Indy Dealer Expo 2008: Apparel

Because you can’t ride naked.

Indy Dealer Expo 2008: Apparel

A big part of the industry is selling riding apparel. Like helmets, parts or even bikes themselves, riding apparel was everywhere at Indy and it was apparent that manufacturers are striving to differentiate their products in a very competitive business. Gear targeted at the growing markets of younger riders and women was especially apparent.

The young, style-conscious "urban" rider was well catered to. Stunter Nick Brocha, sponsored by Japanese firm Rush Deal, showed me a line of stylish, colorful protective wear that looked like it would work well in hot climates protecting riders from low-speed crashes. Over in the Parts Unlimited booth, Icon Brand Manager Phil Davy displayed fervent zeal for his trendy, aggressively styled jackets and helmets. When I asked him about the protective qualities of his new Automag and Accelerant jackets, he told me Icon adheres to the highest standards of protection, but it makes sure the styling celebrates the "death-defying element to motorcycling...if they just wanted protection, they wouldn't be riding motorcycles." Young riders want to look good, so Icon reaches out to the rider who is looking for style, not just protection; "They get the protection by accident," said Davy.

More and more women are riding, and apparel manufacturers are moving to take their money. Many booths featured fashionable ladies footwear, and Todd McNabney from Heroic Racing Apparel boasted of specializing in women's sizes in his custom and off-the-rack roadracing suits. Women riders, like their male counterparts, want practical designs and features in their equipment—no need for frippery or "girly" features: "Only about two percent of serious women riders say they're interested in the current riding gear for women (only) on the market," said McNabney.

But there are brands you can count on never changing too much. Fall River, Massachusetts, leather manufacturer Vanson has been doing the same thing since 1974: making tough, thick jackets and pants that last forever. Founder Michael van der Sleesen admitted they're not a huge company, but they’re hanging in there and developing new products, like a two-piece textile touring suit and a lighter, more flexible leather race suit designed for supermoto racing. How will Vanson survive? van der Sleesen revealed plans to open a tannery in Central America to provide low-cost, high-quality leather. There's also a new website and more innovative products on the way.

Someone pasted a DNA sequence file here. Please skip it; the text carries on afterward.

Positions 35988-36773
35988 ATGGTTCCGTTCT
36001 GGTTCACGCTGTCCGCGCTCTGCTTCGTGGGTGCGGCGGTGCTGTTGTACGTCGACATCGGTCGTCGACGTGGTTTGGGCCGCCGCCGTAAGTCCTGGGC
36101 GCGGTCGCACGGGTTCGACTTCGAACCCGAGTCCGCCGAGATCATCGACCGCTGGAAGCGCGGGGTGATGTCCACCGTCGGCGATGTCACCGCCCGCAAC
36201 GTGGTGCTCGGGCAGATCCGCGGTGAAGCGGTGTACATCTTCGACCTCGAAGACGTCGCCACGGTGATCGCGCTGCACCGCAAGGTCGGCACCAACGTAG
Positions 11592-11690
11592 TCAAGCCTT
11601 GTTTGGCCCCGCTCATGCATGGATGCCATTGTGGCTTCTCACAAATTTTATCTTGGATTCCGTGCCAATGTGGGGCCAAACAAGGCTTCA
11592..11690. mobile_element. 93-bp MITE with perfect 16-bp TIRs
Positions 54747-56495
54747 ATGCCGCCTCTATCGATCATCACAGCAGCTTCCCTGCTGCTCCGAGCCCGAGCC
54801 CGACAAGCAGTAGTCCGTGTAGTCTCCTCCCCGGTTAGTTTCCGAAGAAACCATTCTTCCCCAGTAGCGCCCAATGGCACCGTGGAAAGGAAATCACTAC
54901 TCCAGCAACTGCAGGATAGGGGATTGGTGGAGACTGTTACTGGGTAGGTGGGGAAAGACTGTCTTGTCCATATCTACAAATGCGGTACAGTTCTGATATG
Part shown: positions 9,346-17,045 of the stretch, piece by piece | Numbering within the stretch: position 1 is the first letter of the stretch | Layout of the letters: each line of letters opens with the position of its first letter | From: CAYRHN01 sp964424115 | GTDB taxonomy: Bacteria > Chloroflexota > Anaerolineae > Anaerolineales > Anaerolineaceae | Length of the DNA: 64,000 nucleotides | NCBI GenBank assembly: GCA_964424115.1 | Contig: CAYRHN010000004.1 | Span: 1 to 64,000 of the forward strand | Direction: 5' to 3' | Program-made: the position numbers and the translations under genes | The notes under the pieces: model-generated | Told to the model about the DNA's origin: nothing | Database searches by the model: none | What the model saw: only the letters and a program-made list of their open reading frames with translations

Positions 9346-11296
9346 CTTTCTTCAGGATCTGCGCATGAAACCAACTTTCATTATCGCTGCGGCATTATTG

The huge selection of stylish, protective, practical gear reminded me that this is a great time to be a motorcyclist—or a powersports retailer.

It?s not all about motorcycles: Vanson makes this varsity jacket for hip-hop apparel maker Rich Yung. It?s priced at a cool grand, the same as Rich Yung?s diamond-studded New York Yankees baseball cap.

All-American company Vanson was started by Michael van der Sleesen (left) in 1974. He?s showing off his first designs with Alan Slavin.

Heroic Racing Apparel?s Todd McNabney shows off the easy-access bib opening on his racing suit. "I'm the only guy on the market doing pre-curved racing suits...I make suits to race in, not stand around in," he claims.

In the Teknic booth there was a huge selection of stylish women?s apparel.

The Comp 5?s sole is softer and easier to walk in than before, something requested by the more casual ATV, women and child riders.

Fox Racing?s John Kirchner shows off new Comp 5 boots.

On closer examination, what looked like a cow-spotted design on these Alpinestar racing boots turned out to be tiny MotoGP circuit maps.

These fashionable women?s boots wouldn?t be out of place sashaying down the street in Milan.

Alan Zafrin, importer of Forcefield body armor shows off his new Adventure Harness, which he says offers the highest available levels of impact protection to dirt and street riders.